“THE COMEDY” | co-writer-director, Rick Alverson
[PREMIERE SCREENING: Saturday, January 21, 8:30 pm –Library Center Theater]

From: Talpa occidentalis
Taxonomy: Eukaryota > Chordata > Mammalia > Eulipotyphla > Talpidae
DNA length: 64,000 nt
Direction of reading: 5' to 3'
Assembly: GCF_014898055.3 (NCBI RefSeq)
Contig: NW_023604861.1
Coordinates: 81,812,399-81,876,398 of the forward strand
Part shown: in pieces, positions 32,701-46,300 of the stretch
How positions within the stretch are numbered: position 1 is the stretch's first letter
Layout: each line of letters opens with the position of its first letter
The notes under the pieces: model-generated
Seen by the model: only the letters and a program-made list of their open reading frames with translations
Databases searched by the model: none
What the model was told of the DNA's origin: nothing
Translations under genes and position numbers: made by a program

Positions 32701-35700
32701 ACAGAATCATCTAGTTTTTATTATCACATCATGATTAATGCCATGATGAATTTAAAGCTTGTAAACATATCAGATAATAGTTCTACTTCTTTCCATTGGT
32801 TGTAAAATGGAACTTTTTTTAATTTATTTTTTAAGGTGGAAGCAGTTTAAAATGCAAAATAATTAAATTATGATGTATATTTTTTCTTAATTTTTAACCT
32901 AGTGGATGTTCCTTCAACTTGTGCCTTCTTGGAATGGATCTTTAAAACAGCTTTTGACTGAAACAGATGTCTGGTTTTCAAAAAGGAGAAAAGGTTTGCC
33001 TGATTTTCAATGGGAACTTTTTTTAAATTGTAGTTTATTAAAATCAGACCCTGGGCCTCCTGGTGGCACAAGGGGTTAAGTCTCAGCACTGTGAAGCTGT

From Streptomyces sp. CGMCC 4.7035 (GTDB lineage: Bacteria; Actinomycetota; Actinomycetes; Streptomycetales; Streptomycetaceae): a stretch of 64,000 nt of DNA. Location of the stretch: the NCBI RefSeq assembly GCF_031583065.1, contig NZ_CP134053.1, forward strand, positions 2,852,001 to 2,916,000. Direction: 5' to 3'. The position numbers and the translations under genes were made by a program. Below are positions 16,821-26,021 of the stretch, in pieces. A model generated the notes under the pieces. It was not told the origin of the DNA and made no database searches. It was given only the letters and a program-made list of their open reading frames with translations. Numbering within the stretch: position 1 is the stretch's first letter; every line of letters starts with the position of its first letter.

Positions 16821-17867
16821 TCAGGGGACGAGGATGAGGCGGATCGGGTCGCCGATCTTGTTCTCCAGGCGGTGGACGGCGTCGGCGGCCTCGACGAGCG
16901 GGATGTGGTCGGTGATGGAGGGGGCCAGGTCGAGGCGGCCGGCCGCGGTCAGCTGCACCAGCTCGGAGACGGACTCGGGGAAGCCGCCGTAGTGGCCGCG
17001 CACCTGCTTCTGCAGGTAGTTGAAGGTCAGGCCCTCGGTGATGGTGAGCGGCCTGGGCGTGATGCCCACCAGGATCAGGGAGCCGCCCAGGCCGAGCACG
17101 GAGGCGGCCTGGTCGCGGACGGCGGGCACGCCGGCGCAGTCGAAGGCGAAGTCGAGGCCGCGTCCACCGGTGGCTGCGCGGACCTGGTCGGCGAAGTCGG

I’ve always been suspicious of movies and visual media and my interest in film developed out of that suspicion. In the world that I knew as a child, in an era preceding the Internet, many of us were reared in part, at least in terms of our social behavior, by television. Much of what we understood of the adult world we learned through osmosis, through the colors and exoticism of television, through the play of bodies and the exchange of words and gestures in that very artificial space. We were provided a Doppleganger of the organic version of experiences, people and environments. At 40 now, I have spent, it seems, half a life unlearning those dehumanizing, pacifying and mostly reckless lessons. They were doled out, not for education nor illumination, but as a way of passing time and infusing the working world with its nightly sedative. Today there are more decentralized media anesthesias, but they seem, still, concretely rooted in the opiate of television. I might have faired better from watching A Woman Under The Influence at the age of 7, having been startled and confused by the act of seeing into those normal, private lives and homes, rather than placated and patronized by such a vantage. Instead my diet consisted of the popular diet, Three’s Company, The Brady Bunch, some iteration thereof. One could say these are benign and forgettable fancies, but, I would argue, their impact on behavioral development was irresponsible at the least, doctrinal and morally manipulative more probably. The popular cinema of the day, Indiana Jones, et al, was a grander, more compressed version of the weekly series, as devoid of the nuances and contradictions of the real world as those more protracted pleasures. While the impact of television on my development was palpable, the scale of popular film accentuated that experience. It provided an implausible utopia, one that dismissed the potential that is latent and implicit in the concrete world, with a spectacle of images and sound, as though the aspiration should trump the actual. I developed an interest in filmmaking in opposition to that spectacle.